Realistically, the Brewers are on what should be an extremely easy stretch of the schedule for any would-be playoff team.  After a disappointing 5-4 homestand against the Pirates, Padres, and Cubs, the Brewers are pretty much in must-win territory every game even though they’re only a handful of games out of first place.  When I left for Kansas City, I believed the Brewers had a very good chance to sweep a team that one of their fans described yesterday as being “one game from the cellar in the AL Central.”

Since getting here, I’ve realized that I need to take this three-game series against the Royals and completely remove it from the context of everything that has come before.  This allows me to enjoy the game regardless of the outcome.  This is just baseball.

If you view last night’s game separately from the season, the Brewers actually played it pretty close.

Greinke was his usual dominant self despite the fanfare of his return to Kansas City.  I’ll have more on the Greinke situation later – he had some very interesting postgame comments – but he didn’t seem at all fazed by the media and fan attention that inevitably came with his first start at Kauffman since he forced his way off the Royals.  Greinke allowed only one run, a leadoff homer by Alex Gordon.   A second run – and all that the Royals would need to win – was given up by Francisco Rodriguez.  And that’s it.  Two earned runs.  Not a bad day of pitching.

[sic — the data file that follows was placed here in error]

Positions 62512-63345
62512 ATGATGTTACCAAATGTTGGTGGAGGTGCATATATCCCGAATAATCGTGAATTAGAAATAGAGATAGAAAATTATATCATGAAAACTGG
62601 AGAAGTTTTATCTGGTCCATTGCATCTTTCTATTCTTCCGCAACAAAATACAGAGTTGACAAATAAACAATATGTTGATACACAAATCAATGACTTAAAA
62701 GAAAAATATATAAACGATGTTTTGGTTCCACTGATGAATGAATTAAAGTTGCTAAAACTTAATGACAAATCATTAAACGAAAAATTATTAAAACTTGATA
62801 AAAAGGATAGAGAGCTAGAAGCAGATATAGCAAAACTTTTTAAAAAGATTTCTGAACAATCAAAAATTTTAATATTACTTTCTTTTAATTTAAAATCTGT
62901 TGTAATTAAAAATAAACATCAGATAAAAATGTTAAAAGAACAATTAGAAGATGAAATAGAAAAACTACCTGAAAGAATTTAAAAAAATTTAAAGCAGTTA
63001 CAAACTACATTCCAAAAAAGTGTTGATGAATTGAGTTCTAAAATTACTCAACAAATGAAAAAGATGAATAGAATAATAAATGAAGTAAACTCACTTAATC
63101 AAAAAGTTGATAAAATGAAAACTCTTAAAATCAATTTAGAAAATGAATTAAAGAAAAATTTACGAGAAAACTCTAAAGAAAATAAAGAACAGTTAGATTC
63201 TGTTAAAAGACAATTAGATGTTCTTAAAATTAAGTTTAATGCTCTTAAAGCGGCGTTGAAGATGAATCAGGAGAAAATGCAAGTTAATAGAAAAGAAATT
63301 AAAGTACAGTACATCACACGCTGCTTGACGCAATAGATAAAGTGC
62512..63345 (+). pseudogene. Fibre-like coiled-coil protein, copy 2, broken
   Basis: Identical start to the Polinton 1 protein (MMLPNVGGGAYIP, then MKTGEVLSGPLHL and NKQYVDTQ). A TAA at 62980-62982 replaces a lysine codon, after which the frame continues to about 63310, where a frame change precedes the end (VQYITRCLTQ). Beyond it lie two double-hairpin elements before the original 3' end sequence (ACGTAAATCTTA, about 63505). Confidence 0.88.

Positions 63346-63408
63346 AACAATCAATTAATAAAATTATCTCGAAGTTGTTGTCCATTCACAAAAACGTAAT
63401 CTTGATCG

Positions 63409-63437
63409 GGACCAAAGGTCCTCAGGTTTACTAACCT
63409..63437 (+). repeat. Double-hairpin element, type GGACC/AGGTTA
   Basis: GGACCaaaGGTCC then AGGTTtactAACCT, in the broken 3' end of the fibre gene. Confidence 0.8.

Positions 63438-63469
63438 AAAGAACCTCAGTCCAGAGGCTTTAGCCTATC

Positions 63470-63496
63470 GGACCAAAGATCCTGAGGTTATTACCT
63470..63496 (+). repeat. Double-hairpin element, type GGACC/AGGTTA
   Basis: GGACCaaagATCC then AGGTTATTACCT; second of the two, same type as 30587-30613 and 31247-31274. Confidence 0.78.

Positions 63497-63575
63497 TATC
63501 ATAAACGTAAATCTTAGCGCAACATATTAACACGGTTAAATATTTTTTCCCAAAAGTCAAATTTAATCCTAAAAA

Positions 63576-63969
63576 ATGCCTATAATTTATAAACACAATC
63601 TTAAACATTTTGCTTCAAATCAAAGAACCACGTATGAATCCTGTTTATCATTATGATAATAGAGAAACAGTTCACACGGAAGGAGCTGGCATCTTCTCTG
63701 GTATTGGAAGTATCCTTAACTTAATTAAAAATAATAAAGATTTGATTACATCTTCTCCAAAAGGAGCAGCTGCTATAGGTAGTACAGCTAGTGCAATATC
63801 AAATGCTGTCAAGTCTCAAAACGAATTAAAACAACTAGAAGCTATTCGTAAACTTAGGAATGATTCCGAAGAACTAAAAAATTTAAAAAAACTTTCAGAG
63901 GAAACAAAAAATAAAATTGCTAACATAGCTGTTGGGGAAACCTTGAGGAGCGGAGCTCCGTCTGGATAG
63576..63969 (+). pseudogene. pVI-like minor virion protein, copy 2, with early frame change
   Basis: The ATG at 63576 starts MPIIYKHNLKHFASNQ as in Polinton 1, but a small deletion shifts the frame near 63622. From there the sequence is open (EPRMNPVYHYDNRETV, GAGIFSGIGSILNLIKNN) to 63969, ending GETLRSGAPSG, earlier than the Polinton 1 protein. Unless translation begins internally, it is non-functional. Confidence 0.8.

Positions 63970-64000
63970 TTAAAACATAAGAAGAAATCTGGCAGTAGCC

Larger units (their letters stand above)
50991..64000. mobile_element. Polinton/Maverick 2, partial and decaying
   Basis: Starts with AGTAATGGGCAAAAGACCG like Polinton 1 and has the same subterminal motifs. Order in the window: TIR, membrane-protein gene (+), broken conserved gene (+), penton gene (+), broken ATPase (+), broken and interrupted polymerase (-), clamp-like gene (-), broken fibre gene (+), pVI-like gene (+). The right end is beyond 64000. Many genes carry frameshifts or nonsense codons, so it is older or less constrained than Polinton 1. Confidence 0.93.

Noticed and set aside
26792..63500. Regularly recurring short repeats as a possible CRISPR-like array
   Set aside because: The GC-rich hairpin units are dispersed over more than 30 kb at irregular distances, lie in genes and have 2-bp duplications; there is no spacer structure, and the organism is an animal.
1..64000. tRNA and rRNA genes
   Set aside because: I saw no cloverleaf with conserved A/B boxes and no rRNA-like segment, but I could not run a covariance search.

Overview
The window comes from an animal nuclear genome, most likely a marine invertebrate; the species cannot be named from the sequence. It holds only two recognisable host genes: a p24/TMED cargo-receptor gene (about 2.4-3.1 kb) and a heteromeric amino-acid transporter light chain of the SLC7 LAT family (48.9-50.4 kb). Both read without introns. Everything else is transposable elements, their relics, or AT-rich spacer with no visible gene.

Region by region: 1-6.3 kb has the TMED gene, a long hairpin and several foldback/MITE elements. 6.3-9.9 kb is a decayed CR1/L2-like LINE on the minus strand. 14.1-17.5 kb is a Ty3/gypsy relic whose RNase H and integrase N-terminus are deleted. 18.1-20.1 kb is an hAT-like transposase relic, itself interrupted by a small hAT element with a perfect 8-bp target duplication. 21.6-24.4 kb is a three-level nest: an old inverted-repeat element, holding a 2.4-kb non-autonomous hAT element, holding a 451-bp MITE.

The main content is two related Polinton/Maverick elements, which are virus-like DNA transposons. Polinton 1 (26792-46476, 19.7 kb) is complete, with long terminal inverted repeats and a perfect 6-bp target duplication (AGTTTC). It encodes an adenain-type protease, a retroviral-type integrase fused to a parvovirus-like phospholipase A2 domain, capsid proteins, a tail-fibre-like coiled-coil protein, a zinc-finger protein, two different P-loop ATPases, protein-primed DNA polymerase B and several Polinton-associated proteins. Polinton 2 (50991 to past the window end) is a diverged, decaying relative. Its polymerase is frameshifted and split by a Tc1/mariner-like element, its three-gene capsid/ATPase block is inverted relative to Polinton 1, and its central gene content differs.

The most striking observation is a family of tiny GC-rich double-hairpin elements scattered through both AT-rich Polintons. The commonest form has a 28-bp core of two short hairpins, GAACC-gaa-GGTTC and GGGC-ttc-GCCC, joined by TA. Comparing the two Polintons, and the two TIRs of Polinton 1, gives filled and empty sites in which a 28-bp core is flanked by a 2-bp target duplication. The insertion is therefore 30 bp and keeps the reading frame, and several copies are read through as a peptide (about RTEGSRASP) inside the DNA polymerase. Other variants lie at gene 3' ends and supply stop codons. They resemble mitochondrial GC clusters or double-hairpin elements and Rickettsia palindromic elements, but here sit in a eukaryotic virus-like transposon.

The Brewers offense sputtered against Luis Mendoza, who was clearly on his game.  Still, the Brewers had shots.  Ryan Braun was gunned down at home plate on a perfect throw by Gordon in left field in the seventh, and the Brewers had runners in scoring position in both the eighth and ninth innings.

I wish I could say there is some larger lesson to take away from a close, one-run loss against one of the worst teams in baseball.  But the reality of it is the Brewers just have to take it one game at a time.  And at this point, I think that’s probably how the fans should treat the season too.